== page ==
Many holiday destinations have high mountain ranges and hill stations. If you are visiting any such destination where you have to go thousands of metres above sea level, you might need to be careful of altitude sickness. As you read further, you will find out what altitude sickness is, what are its symptoms and how you can treat it.

What is Altitude Sickness?

Man experiencing symptoms of altitude sicknessImage Source

When you go higher up the earth’s atmosphere, your body is affected because of various reasons. Some of these reasons are decreased air pressure, low humidity levels, increased UV radiation and of course, cold. Such drastic changes in the environment around you cause “Altitude Sickness. It usually begins when you reach a height of 2500 metres or 8000 ft. But some travellers can feel altitude sickness even at lower altitudes, depending on their health and body type.

The major reason for altitude sickness is an overall decrease in the amount of oxygen relative to the air pressure. So even though oxygen content in the atmosphere remains 21% at least up to a height of 20,000 metres, you will still experience altitude sickness because of decreased air pressure. That is because when air pressure decreases, your body requires more oxygen. But you don’t get more oxygen.

The symptoms of Altitude sickness can increase in severity as you go to higher altitudes. Dehydration may also occur since your lungs will start losing water.

• Contributing factors towards the onset and severity of the altitude sickness are the rate of ascent, the altitude ascended and the exertion which has occurred at the high altitude.

• The most common cause behind altitude sickness is rapid ascent which results in all the symptoms of altitude sickness.

Altitude Sickness is of three types

1. Acute Mountain Sickness (AMS)

Man getting headache in a high-altitude regionImage Source

It is the most common type of altitude sickness. It affects almost half the travellers who live in low altitude regions but then come and sleep at higher altitudes. Some feel sick at 3000 metres, some at 2400 metres, while some even get sick at 2000 metres. The symptoms of AMS can occur anytime within the first 24 hours of arriving at high altitude.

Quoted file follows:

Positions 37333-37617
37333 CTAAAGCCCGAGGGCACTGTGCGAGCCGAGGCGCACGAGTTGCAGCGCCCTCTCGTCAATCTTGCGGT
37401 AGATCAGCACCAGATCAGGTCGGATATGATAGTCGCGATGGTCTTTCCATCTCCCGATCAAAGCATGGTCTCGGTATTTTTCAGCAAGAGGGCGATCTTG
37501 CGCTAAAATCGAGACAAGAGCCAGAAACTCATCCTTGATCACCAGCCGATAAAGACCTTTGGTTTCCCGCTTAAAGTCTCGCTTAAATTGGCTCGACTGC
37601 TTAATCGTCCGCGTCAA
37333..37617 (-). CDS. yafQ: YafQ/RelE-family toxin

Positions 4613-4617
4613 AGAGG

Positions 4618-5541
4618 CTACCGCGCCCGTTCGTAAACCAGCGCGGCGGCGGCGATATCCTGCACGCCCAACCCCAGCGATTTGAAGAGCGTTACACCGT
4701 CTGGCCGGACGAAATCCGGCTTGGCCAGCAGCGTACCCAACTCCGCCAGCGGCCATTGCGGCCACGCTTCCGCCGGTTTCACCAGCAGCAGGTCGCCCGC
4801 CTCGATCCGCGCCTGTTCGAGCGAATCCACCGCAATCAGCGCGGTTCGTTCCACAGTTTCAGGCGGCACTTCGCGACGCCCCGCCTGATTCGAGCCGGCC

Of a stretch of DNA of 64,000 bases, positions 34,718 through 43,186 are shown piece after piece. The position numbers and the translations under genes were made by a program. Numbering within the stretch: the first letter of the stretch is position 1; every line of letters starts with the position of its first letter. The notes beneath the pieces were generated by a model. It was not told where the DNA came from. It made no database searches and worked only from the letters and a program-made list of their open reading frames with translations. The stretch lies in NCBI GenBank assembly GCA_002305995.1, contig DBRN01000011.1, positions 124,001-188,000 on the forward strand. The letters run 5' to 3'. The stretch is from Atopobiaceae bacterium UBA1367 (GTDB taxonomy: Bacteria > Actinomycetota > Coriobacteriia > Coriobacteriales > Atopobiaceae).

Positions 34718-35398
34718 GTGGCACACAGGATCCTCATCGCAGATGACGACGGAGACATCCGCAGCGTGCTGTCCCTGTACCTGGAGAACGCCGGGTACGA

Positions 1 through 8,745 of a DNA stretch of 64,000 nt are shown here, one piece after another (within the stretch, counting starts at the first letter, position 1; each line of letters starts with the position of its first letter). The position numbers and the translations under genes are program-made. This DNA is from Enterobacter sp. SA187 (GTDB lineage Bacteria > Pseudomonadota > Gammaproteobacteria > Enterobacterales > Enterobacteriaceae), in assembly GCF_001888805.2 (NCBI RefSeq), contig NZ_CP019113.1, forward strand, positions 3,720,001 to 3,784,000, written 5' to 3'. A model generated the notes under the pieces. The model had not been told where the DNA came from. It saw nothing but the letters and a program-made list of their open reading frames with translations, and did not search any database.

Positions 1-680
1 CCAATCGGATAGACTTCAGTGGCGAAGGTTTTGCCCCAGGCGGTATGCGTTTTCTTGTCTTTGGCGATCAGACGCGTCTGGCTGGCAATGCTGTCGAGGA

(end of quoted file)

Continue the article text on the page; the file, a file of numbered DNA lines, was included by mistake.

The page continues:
AMS can be diagnosed looking at the following symptoms:

  • Headache
  • Lack of appetite
  • Tiredness
  • Disturbed sleep
  • Lightheadedness
  • Nausea or vomiting

Symptoms could be mild or severe. If you encounter these symptoms, do not go higher up until the symptoms they subside. Otherwise, there could be major complications. Most likely, the symptoms will subside within a day.

Every person has a different level of susceptibility towards altitude sickness. Symptoms can aggravate after overexertion. Other than these primary symptoms which are often accompanied by disorders such as peripheral oedema, nose bleeding, breathlessness, rapid pulse, there are several other symptoms too. In some cases, where the person is highly susceptible to altitude sickness, life-threatening situations may also develop. We will talk about them when we discuss the other two types of altitude sickness.


There are many precautions you can take to successfully avoid AMS.

  • The best way to avoid AMS is to ascend slowly. Do not increase your sleeping altitude by more than 500 metres per day. Take a day’s rest for every 1000 metres that you ascend.
  • Even if you do climb to very high altitudes, try to come back to a lower altitude before it is sleep time. This will help you to adjust easily.
  • If you have the habit of regularly drinking tea, coffee, soda or any other drinks containing caffeine, do not stop drinking them. Stopping them will aggravate AMS.
  • You can take preventive medicines to avoid AMS. One such medicine is Acetazolamide. Take this medicine one day before ascent and continue it for 48 hours or till you reach the highest point of your trip, whichever comes first. It can cause a few side effects like frequent urination, numbness of hands and feet, drowsiness, blurry vision and nausea. Pregnant women must avoid Acetazolamide.
  • If you are allergic to Acetazolamide, then take Dexamethasone. Please note that Acetazolamide is a sulfa medicine and some may be allergic to such medicine.
  • You can take aspirin to prevent headaches, which is the most common symptom of AMS.


In order to treat AMS, you may have to take rest, descend and take medicine. One thing you must definitely avoid is ascending to higher altitudes.

  • Take non-prescription medicines for headache, nausea and vomiting. Aspirin will prove to be helpful for headache and Zofran for nausea and vomiting.
  • If the symptoms of AMS do not subside in one or two days, start descending to lower altitudes. You will feel much better.
  • If the symptoms are severe, you might have to take supplemental oxygen via a tank or a concentrator. Many prominent high-altitude regions will have oxygen companies. Take a prescription from your doctor in advance so that you can take oxygen from one of these companies.
  • Acetazolamide and Dexamethasone are useful not only to prevent AMS but also to treat it

2. High Altitude Pulmonary Edema (HAPE)

Woman completely tired trying to climb a mountainImage Source